We have been at camps or homestays so far, getting a unique taste of boonie-hill-country residencies and home cooking. There is little hot water, so we fill up a bucket with the warm water and bathe out of that. I have pretty much renounced washing my hair, electing to distribute the grime of my sweaty scalp through my lovely locks with a brush in an effort to avoid dreadlocks.


Our Luxury Tent


Inside the Tent

But we are loving this trip even more than we hoped, and it is passing all too fast.

Till we connect again


Views from Homestay in Adimali: Karadipara




Indian Management & the Anticipated Cycling Adventure


We begin our cycle tour today! Running slightly behind schedule: our hotel was supposed to have breakfast ready at 6:30, and at 7:08 Josh had tracked down the receptionist who had tracked down the security guard who had tracked down the manager (who swallowed the fly to catch the cat). The manager led Josh to a kitchen and proceeded to watch bewilderedly as Eagle-Scout Josh found bananas, a couple pieces of bread, and even scrounged up a knife to slice some pineapple.

This scene reflects a theme in India – personnel seem unable to make decisions, fix things, and generally the standard of work is baffling. We watch brick walls go up, the bricks crooked and the concrete incompletely filling holes; except for the nicest one or two hotels in a city (and forget towns) towel hooks in the bathroom are hung crooked and slightly broken, dish washing would not past the test of either of our fathers and over 50% of the clothes or blankets we inspect for purchase in the markets have stains on them. There are signs in every city for “Management” schools and degrees, but again we are curious what “management” means here, because this word certainly entails a different concept in America.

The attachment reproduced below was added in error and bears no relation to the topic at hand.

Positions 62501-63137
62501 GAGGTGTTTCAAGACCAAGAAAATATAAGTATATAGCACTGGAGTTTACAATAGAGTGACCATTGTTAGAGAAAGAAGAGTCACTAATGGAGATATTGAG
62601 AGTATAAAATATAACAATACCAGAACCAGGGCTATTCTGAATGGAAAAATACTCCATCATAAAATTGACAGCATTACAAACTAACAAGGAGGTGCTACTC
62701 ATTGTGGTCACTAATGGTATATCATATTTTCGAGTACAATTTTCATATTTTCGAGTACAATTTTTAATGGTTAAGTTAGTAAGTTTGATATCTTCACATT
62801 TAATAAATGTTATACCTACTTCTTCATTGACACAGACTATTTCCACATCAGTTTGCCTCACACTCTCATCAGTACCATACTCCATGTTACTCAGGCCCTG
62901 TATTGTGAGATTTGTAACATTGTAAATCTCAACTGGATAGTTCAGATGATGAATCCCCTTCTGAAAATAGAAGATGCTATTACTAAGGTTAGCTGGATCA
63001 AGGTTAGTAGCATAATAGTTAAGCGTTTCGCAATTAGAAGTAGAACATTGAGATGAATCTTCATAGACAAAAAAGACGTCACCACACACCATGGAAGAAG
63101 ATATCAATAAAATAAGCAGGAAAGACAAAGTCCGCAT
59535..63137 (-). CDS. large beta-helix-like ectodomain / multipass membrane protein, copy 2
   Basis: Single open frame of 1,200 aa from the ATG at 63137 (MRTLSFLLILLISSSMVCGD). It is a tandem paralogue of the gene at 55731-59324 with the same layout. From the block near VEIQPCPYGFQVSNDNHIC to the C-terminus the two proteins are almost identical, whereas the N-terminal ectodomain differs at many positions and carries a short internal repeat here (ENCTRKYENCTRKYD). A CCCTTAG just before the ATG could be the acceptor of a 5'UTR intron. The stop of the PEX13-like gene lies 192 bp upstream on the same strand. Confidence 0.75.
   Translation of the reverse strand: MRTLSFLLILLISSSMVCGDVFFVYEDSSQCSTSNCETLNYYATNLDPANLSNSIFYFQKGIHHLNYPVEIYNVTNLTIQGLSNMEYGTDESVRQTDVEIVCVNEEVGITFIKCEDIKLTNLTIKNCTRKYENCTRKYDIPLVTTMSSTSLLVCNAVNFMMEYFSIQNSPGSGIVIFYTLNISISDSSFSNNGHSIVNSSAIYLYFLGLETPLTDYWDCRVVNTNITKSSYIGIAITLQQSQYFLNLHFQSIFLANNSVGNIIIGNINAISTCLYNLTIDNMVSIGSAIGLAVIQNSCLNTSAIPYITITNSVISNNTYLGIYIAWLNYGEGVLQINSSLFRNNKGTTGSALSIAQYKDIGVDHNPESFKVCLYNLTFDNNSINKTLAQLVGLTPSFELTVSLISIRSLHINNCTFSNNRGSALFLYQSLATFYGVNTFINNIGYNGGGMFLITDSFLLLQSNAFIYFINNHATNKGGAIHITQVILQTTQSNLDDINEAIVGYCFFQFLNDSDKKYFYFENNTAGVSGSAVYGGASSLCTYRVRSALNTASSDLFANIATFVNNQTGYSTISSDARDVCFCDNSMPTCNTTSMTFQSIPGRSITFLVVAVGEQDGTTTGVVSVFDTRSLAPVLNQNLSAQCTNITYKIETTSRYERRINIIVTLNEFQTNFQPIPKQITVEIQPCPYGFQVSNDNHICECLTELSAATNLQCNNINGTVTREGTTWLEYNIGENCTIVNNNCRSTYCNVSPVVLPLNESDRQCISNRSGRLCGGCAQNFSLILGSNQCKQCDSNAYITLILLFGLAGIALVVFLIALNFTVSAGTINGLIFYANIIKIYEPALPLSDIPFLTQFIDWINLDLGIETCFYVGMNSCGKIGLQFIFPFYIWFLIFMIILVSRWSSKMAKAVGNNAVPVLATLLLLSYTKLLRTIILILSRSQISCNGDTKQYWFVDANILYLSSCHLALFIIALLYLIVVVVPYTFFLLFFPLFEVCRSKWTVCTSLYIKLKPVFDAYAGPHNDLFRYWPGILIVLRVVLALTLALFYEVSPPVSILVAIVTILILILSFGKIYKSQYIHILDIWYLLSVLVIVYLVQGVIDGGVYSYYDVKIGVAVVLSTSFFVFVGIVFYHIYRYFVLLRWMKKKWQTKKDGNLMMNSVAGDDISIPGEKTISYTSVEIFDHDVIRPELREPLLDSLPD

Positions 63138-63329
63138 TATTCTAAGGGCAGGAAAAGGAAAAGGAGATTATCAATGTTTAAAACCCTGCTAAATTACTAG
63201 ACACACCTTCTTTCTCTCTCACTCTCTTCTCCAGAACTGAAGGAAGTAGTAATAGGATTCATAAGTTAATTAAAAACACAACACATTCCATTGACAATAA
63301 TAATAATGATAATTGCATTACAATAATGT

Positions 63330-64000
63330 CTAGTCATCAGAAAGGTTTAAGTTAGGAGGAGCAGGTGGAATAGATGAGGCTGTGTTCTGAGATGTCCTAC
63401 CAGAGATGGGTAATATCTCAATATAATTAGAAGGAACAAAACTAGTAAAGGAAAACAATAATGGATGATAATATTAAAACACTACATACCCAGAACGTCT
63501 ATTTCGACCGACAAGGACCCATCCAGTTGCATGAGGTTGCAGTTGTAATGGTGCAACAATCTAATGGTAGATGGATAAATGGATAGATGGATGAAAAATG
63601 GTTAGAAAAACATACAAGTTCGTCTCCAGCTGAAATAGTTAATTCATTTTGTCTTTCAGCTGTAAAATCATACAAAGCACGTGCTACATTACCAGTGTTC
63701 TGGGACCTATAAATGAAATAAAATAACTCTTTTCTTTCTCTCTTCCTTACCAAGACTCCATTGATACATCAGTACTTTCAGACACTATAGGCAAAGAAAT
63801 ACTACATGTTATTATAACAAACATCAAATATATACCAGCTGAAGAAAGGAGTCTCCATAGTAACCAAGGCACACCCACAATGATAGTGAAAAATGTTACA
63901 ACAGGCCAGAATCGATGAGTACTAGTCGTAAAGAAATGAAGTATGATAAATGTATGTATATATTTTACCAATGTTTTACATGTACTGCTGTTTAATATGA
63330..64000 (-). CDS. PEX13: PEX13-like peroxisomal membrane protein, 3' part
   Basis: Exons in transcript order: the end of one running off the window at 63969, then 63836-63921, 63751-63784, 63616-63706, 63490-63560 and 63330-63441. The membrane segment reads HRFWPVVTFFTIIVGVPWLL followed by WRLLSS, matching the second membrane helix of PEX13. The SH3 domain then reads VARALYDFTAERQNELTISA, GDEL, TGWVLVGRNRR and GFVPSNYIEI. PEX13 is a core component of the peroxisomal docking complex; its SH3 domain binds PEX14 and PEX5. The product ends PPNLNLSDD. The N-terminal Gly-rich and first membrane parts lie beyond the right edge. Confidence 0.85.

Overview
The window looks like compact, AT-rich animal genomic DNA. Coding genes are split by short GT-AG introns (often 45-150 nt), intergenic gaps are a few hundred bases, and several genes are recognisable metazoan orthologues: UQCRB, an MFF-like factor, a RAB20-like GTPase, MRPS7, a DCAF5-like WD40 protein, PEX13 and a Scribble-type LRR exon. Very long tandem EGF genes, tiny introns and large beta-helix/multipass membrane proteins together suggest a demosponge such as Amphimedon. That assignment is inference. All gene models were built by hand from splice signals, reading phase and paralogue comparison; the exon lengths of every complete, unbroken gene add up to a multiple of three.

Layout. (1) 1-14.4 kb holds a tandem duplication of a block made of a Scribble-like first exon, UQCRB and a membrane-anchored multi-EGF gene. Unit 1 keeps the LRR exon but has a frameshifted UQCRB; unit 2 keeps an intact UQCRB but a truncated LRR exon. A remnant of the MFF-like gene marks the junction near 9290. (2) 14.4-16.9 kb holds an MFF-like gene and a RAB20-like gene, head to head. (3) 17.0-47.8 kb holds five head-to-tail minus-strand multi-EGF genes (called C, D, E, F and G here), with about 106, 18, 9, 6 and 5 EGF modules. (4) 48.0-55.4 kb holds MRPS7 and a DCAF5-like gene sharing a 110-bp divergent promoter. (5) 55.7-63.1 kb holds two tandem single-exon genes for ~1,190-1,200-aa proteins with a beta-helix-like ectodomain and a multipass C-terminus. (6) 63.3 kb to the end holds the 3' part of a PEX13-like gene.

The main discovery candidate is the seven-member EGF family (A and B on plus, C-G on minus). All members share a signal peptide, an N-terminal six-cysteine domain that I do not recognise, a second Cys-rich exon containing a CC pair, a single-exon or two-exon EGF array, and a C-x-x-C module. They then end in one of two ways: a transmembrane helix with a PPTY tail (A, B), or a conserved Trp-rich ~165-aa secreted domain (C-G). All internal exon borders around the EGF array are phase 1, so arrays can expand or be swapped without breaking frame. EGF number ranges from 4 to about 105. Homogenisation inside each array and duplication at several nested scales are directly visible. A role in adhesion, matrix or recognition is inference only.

Today we ride to Thattekad and camp at Hornbill. We are somewhat nervous, as the farthest either of us has ever ridden on a bike is about 15 miles, and Houston is as flat a terrain as it gets outside of Kansas, but excitement far outweighs the anxiety: this has been one of the most anticipated segments of our journey.

Until the next internet connection 😉


Communism, Asian Novels, & the Peaceful Shores of Kerala

We made our way down to the backwaters of Kerala and have spent the past couple days in Cochin. As were the mountains in North India, so the beaches in South are a welcome reprieve from the dry heat, crowds and unforgiving cuisine of the Northern cities. Electricity and internet are inconsistent and virtually unavailable, respectively, though we are roughing it (Josh calls it 5-star camping) in the boonies. And the procurement of alcohol has become even more difficult.